European studies blog

05 January 2018

Algerian pirates, a famous Spanish captain and a lesser-known Virgin

The most renowned Hispanic cults of the Virgin Mary belong to Our Lady of Montserrat in Catalonia, Our Lady of the Pillar (el Pilar) in Zaragoza and Our Lady of Guadalupe in Mexico, which goes back to an apparition of 1531. She was well loved in Spain as well as the Empire, as witness:

Decorative title-page of 'Historia de nuestra Señora de Guadalupe'
Gabriel de Talavera, Historia de nuestra Señora de Guadalupe (Toledo, 1597). 4805.d.1.

But much less famous places had their local cult of the Virgin, such as Guaitoca (Guaytoca) near Guadalcanal in the Sierra Morena.

On the morning of 5 January 1790 a small fleet set sail from Cartagena on the southeast coast of Spain. In command was the eminent Majorcan captain Don Antonio Barceló (1717-97). He had carved a brilliant career in the fight against Moorish pirates from Algiers, particularly on the mail run from Barcelona to Palma. In 1766 he rescued some Spanish captives off Alicante who presented him with an ex-voto of Our Lady of Montserrat.

Portrait of Don Antonio Barceló
Don Antonio Barceló. 19th century copy of an 18th-century portrait (Image from Wikimedia Commons)

In the 1770s Barceló was tasked with protecting ships on the first leg of the voyage out to the Indies. (Here we see the connection with the cult of the Virgin and Latin America which will become clearer in a moment.) In 1779-83 he masterminded the ultimately abortive Siege of Gibraltar.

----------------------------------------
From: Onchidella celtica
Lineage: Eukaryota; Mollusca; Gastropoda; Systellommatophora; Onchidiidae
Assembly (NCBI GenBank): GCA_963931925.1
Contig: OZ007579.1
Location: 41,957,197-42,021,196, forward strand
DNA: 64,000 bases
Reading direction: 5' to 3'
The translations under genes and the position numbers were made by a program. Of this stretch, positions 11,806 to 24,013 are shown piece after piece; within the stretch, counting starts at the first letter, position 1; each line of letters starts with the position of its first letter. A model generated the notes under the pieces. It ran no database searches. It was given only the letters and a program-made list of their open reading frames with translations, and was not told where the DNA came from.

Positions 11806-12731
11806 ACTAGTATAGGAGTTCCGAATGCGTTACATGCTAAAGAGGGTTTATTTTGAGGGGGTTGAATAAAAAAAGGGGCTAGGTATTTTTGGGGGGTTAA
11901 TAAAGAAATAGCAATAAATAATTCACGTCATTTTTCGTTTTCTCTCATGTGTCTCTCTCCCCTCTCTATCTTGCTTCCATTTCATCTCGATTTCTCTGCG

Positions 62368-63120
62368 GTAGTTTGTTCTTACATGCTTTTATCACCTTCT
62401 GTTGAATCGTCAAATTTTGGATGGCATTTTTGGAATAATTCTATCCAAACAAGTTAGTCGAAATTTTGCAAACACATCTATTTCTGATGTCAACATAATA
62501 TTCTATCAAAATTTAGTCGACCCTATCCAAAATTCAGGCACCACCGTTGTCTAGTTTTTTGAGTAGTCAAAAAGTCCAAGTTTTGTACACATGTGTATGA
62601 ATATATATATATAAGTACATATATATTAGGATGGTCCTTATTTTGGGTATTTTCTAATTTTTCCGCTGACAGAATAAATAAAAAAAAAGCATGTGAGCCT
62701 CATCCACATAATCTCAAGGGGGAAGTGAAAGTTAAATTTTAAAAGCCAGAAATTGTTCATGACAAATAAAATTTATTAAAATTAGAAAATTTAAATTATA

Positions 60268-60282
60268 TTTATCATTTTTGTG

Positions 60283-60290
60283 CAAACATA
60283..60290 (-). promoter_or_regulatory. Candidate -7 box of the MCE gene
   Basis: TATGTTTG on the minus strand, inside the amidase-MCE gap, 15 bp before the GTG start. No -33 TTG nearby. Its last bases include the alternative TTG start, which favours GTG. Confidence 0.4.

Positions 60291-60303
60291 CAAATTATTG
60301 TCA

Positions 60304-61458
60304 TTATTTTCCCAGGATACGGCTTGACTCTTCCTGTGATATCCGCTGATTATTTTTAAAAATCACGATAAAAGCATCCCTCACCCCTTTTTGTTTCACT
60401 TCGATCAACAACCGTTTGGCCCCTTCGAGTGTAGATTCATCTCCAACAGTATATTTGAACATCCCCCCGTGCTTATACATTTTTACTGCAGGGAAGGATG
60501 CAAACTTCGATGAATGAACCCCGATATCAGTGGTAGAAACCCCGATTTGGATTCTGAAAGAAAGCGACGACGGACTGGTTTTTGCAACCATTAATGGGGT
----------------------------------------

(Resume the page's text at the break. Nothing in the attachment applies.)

The adventures of 1790 come late in his career, and are recounted in a chapbook:

Opening of a Spanish chapbook with woodcuts of two ships and a coat of arms

Nuevo y curioso romance en donde da cuenta y declara el caso que le aconteci[ó] á Don Antonio Barceló saliendo con su armad[a] del puerto de Cartagena ...  (S.l., 1790?) 1074.g.23.(94.). Whitehead N25.

The pirates, led by the renegade Barbique, attacked off the coast of Sicily: the battles lasted three days and “even the fishes cried out” [Hasta las peces braman].

Barceló instructed his sailors to throw themselves into the water rather than be taken alive.

But then Barceló thought to kneel before an effigy [efigie] of Nuestra Señora de Guaytoca. Inspired, he took two fuses and climbed to the crow’s nest, no mean feat at 73.

The Spaniards were down the last of their powder, when three ships of the Buenos Aires line appeared and Spain was victorious.

Thus although Spain ascribed some of her greatest victories to the Virgin Mary not all were the work of Our Lady of Guadalupe.

Barry Taylor, Curator Romance Studies


Diccionario biográfico español, VI, 808-11 HLR 920.046

H. G. Whitehead, Eighteenth-century Spanish chapbooks in the British Library: a descriptive catalogue (London, 1997) RAR 094.30946

Benito Gil Bezerra, Paraíso de oraciones sagradas (Barcelona, 1739), pp. 630-42